A decade on since Human Genome mapped

“Ten years since scientists first mapped the human genome, the man who runs the Wellcome Trust Sir Mark Walport – which spends hundreds of million of pounds each year on medical research – thinks it is time to start thinking about how we use genetic information.”

Tomorrow, Eureka – Times Online’s Science column – will be taking an in-depth look at some of the businesses that have been launched on the back of the genetic advances of the past decade. In particular the resulting sustainability if the personal genome businesses that have made bucks form selling predictive risk analysis. The author of the piece states that it will “chart the very different ways in which the rival companies eg. 23andMe and the defunct Decode Me are trying to turn a profit, their different attitudes to data-sharing, privacy and medical supervision, and the implications their models will have for the future of personal genetics.”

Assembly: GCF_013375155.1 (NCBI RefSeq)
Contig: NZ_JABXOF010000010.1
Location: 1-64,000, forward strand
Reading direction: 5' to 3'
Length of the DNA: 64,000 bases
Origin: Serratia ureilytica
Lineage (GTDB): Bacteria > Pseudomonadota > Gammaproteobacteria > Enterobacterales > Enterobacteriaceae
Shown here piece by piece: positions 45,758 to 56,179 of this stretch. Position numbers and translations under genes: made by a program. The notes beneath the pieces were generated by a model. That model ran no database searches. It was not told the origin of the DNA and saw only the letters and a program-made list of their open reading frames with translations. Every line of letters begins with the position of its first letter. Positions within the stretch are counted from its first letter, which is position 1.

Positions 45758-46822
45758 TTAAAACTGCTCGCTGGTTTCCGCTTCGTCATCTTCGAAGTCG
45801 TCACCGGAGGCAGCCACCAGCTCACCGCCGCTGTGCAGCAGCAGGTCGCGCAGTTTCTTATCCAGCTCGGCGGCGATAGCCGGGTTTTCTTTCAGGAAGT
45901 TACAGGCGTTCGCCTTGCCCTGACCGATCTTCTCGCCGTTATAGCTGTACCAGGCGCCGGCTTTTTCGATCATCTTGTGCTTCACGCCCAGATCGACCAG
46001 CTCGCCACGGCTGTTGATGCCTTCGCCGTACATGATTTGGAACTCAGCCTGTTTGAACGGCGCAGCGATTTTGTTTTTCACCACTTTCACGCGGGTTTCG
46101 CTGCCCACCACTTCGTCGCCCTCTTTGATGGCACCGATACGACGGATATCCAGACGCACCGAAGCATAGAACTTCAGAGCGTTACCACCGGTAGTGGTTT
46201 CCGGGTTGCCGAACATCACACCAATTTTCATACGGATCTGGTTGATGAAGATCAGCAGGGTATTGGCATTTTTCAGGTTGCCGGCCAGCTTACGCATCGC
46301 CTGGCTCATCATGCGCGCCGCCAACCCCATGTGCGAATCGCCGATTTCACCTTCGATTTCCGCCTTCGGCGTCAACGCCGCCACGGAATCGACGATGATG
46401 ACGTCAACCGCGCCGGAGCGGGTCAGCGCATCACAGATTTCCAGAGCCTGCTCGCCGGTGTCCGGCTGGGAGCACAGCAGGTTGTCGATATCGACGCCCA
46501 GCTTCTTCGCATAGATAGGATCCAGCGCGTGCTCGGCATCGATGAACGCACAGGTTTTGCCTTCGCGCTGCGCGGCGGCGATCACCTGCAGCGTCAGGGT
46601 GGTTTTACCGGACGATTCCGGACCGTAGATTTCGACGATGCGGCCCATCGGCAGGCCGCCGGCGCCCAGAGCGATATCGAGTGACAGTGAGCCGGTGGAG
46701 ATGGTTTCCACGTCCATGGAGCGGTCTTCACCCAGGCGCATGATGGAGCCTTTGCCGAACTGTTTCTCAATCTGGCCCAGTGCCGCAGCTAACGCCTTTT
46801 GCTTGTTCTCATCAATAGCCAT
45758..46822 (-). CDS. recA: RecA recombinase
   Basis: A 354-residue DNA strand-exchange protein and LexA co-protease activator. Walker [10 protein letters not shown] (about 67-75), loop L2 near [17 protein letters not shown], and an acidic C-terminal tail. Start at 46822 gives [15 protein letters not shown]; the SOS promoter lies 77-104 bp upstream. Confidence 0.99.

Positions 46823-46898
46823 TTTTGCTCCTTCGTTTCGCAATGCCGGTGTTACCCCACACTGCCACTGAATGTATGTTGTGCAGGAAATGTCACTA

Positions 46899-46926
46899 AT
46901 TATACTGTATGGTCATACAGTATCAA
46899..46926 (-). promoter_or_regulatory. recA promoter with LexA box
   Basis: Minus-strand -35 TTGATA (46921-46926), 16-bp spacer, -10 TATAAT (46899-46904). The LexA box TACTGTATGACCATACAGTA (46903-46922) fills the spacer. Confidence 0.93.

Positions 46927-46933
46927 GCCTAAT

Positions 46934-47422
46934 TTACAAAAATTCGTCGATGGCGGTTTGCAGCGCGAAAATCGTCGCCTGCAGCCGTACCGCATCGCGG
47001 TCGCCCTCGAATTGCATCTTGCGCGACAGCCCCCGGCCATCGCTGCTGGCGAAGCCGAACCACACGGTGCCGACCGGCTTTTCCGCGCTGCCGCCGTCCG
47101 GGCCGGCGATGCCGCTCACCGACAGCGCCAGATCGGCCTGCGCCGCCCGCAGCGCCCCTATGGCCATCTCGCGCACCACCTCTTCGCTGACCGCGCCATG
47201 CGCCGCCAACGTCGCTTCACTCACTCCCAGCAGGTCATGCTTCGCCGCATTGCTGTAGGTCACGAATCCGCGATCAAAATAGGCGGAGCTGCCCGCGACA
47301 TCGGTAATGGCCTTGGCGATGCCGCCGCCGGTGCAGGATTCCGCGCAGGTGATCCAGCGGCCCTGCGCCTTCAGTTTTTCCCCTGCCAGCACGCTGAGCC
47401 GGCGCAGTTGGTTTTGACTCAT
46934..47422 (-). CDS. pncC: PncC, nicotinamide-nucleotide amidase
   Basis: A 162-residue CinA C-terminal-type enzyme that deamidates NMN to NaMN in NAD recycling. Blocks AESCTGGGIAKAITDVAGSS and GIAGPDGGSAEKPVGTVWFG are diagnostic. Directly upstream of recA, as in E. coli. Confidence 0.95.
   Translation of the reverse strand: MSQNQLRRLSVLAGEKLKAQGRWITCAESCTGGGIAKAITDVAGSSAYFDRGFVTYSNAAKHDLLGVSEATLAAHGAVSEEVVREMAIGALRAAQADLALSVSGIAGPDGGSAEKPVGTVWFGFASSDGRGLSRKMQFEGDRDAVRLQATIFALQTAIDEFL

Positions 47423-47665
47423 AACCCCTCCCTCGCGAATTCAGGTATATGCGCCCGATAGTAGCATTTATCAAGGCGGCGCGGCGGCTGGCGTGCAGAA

An event to watch out for that is running in conjunction with the Wellcome Trust’s ‘identity‘ exhibition:

The National DNA Database on Trial
04 February 2010, 19.00 – 20.30


One response to “A decade on since Human Genome mapped

  1. It is interesting looking at how all these new entrants into the market are trying to make their mark. Many sell testing directly to a consumer and our company, AccessDNA, believes that one of the biggest unmet needs in this market is the need to help consumers interested in testing to get reliable information about available testing options available and to compare the various providers and their offerings. We have reviewed all the online genetic testing providers (including Navigencis, 23andMe, DeCODE, and Pathway Genomics) based on whether the provider clearly displays a privacy policy that includes information about safeguarding the information they collect from users as well as any results of testing. This has all been reviewed by genetic professionals and we also cover things that the professional genetics community believes a consumer should also consider before ordering a test. These include things like who offers pre- and post-test counseling; who involves a physician in the ordering process; who uses only CLIA certified labs; and who has adequate security and encryption policies. All this can be found by going to http://www.AccessDNA.com.

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